The results are in: GCSE passes have followed the trend set by A-levels last week, falling to pre-Covid levels. Behind the headlines, thousands of pupils will be receiving grades that are not what they hoped; and with the passes falling, disappointment – and panic – mounts.

But is results day truly the be-all and end-all it’s cracked up to be, and, if you didn’t get your grades, is this the end of the road? EAST VILLAGE.’s Director of People and Culture, Hattie D’Souza, thinks not. Here she weighs in on what she wants students to remember today…

“It’s GCSE results day and, camera crews and radio microphones are poised and ready to capture the moment 16-year-olds up and down the country find out their grades. It’s almost a carbon-copy of last week’s A-Level results day, not to mention the countless years before.

Year-on-year, we watch this scene play out: the tension is palpable; the atmosphere is electric; and the anticipation is almost too much to bear. With a zoomed camera lens trained on shaking hands, we watch teenager after teenager prise open the envelope, and – most of the time – breathe a sigh of relief as they read out a stream of numbers (or, in my day, letters) with a beaming smile.

However, amongst these gleeful moments, there are others where we see their face just fall…

In that instant you can feel their disappointment and the panic in equal measure, before the camera moves on. But what happens to that crest-fallen person post-results day?

Chances are that their world continues turning and – before long – the day just fades into the background. That’s because, while grades can help to open doors and gain access to opportunities, they aren’t the only way to get your foot in the door.

I’d even argue that, in PR in particular, your ability to make connections, communicate effectively, find creative solutions, and – above all – to be authentic count for more than your grades. Better still, they are all skills you can demonstrate more in person than a piece of paper ever could.

After all, a PR-pro in the making will take a look at their grades, and find a way to tell a compelling story that goes into the ‘why’, taking you on a journey that shows who they are behind the numbers. In the words (that are often repeated and are now folklore in the EV. office) of EAST VILLAGE.’s Managing Director, Tara Attfield-Tomes, “That’s real PR.”

So, if you haven’t managed to get the grades you hoped, here are a few things to keep in mind today:

  • Grades truly aren’t everything. At EAST VILLAGE., we don’t even have a minimum grade requirement on our job specs. Instead, we test for the key skills and competencies that we’re looking for in candidates with tasks during the application process. This allows people to demonstrate what they know and how they’d approach it in a real-world setting, being able to show-off their strengths in a more relevant way. For us, we’re looking for people who can communicate well, demonstrate problem-solving skills, and think on their feet: all of which I think are even more important than academic ability!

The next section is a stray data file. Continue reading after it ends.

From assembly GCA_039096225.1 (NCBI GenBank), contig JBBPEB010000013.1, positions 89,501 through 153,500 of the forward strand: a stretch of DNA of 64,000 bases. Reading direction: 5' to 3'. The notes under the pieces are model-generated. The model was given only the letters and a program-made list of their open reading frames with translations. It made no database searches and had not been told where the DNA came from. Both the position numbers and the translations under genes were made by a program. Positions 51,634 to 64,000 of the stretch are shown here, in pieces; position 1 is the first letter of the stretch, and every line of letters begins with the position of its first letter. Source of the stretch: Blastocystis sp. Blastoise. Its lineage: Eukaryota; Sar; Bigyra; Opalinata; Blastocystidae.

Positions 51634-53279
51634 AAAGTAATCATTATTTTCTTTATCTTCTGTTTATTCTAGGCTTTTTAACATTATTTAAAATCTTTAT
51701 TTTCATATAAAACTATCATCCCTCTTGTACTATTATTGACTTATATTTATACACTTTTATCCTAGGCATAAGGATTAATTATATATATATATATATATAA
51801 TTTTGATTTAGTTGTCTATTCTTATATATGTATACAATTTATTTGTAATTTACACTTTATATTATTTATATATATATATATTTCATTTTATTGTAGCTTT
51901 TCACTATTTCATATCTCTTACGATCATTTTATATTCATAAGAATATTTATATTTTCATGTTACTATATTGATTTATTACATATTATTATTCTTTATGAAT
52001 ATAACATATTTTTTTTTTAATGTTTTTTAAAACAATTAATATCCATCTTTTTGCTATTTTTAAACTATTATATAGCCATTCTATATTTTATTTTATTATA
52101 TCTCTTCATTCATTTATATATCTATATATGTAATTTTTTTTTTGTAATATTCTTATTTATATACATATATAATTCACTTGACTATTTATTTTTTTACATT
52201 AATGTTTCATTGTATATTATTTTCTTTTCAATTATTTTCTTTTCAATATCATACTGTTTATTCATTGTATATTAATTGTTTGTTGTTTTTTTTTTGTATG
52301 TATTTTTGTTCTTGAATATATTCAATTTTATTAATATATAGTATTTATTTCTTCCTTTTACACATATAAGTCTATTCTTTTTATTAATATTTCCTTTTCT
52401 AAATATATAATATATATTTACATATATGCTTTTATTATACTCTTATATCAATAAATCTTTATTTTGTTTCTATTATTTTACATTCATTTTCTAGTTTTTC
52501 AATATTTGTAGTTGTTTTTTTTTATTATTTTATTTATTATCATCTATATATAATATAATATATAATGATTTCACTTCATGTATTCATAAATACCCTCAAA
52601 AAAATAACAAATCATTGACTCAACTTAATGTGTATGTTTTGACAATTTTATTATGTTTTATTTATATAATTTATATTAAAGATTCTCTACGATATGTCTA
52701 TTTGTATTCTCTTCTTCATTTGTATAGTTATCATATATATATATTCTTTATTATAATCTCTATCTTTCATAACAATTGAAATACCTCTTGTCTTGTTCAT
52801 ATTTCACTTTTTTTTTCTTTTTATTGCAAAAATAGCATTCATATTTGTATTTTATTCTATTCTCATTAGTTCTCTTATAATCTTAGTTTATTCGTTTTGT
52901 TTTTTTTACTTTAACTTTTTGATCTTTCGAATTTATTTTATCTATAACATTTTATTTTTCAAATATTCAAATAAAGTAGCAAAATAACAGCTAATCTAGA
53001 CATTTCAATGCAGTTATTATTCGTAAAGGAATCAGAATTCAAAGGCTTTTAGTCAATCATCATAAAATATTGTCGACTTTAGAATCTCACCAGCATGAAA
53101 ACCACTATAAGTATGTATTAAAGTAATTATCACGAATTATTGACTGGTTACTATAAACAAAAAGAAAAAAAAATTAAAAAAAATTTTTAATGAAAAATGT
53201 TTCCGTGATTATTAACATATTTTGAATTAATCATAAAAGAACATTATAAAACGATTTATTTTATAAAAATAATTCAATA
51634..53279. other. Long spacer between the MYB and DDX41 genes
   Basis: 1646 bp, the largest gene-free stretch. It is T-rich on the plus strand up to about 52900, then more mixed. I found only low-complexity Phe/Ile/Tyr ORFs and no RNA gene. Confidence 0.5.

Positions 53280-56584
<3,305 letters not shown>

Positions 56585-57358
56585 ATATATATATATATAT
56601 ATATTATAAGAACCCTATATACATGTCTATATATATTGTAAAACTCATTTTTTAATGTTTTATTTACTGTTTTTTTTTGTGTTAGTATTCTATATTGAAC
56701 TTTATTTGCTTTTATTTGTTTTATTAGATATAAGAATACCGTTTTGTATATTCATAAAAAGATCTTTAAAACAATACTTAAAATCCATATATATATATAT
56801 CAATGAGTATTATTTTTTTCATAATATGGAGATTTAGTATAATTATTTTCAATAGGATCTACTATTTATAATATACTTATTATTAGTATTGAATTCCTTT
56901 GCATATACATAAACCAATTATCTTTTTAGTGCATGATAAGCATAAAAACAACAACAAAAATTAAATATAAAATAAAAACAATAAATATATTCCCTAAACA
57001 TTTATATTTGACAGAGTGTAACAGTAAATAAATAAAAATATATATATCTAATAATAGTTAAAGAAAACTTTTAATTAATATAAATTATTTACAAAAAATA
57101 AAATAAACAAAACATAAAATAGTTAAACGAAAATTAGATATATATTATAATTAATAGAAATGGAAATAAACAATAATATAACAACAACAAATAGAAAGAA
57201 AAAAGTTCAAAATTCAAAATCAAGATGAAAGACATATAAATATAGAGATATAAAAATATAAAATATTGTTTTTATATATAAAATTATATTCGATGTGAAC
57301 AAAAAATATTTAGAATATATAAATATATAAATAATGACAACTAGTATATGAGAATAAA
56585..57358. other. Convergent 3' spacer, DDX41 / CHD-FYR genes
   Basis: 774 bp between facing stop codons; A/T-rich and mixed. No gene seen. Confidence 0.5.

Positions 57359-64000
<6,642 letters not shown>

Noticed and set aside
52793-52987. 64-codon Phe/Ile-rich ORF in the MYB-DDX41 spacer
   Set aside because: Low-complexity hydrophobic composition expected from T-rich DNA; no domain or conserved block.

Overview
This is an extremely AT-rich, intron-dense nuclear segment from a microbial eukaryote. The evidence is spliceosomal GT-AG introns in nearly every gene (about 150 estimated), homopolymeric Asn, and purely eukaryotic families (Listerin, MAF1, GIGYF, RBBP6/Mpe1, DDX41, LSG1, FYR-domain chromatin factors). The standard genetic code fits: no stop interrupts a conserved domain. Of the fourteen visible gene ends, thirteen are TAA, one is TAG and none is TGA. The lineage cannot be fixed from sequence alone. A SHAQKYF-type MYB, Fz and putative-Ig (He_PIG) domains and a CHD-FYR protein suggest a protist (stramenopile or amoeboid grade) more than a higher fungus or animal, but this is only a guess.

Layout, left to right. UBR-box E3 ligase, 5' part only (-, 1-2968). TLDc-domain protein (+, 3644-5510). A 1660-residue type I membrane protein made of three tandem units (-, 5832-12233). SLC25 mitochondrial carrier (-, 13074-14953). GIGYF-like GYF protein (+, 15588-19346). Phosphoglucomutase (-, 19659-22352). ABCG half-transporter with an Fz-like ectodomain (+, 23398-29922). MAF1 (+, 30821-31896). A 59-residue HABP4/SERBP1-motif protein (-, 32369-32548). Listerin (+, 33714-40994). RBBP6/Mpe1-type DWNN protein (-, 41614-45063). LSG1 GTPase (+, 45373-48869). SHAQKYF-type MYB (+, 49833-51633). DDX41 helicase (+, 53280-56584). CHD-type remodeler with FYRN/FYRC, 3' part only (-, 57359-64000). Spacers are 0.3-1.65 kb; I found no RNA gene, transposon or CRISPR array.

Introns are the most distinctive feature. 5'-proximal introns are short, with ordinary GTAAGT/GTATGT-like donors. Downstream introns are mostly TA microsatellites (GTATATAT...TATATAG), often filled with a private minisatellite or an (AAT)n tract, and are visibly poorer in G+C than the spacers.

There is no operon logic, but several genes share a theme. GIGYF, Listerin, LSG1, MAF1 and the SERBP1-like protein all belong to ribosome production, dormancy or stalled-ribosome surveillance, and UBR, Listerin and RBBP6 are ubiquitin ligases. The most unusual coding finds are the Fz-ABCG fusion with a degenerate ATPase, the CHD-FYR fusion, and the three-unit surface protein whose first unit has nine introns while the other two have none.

• The routes into PR are hugely varied. Most of my TeamEV colleagues past and present don’t have a degree in PR or communications – in fact, lots don’t have a degree at all. Academia can be a great way to learn the theory of the trade or the foundations, but equally vital is the ability to learn on the job. This means that PR apprenticeships, PR courses, or PR work-experience placements (more on these later…) are just as valid for getting your foot in the door.
  • PR is a creative industry. There is no one-size-fits-all approach to a PR career. What matters most is your ability to think outside the box and come up with innovative solutions. If you have a creative flair, an eye for a great story, and a knack for telling it, PR could be the perfect career for you.

So, if you’re feeling deflated this results day, don’t let your grades get you down. There are still plenty of opportunities for you, not just in the world of PR!

Focus on developing your skills and experience, and looking beyond your GCSEs. A few additional tips for putting this into practice:

  • Get involved in extracurricular activities. This is a great way to develop your communication, teamwork, and problem-solving skills – not to mention giving you plenty of experience to call-on during an interview.
  • Grow your network. I promise you, ‘networking’ is just another way of saying ‘socialising’: don’t be intimidated by the word! Have a look at industry events happening near you and attend, ready to learn what people do and ready to connect with them on LinkedIn! Don’t be afraid to reach out to them and ask to pick their brains too. Most of the PR professionals I know *love* a chat (and a coffee…) and if you don’t ask, you don’t get.
  • Apply for work experience opportunities. At EAST VILLAGE., we have been running our ‘EV. Grow Your Own’ programme – offering everything from week-long work-experience; to year-long apprenticeships (which pay the living wage, rather than an apprenticeship wage…) – since day one. In fact, this time eight years ago, I was nine days into my own three-week internship at EAST VILLAGE., kickstarting a career I’ve never looked back on since! As part of my role as Director of People and Culture, I’m in the process of refining our programme, so keep your eyes peeled for more on this in October. In the meantime, our fellow local agencies Liquid PR, RBH, and The Relationship, all have fantastic opportunities available or coming up– take a look and throw your hat in the ring!

I know it can feel hard today, but I promise you, results day will soon feel like just another day. In the meantime, focus on your next steps and writing the next chapter of your story. Here’s to your future: I hope to see your email landing in our work@eastvillageagency.com inbox soon…

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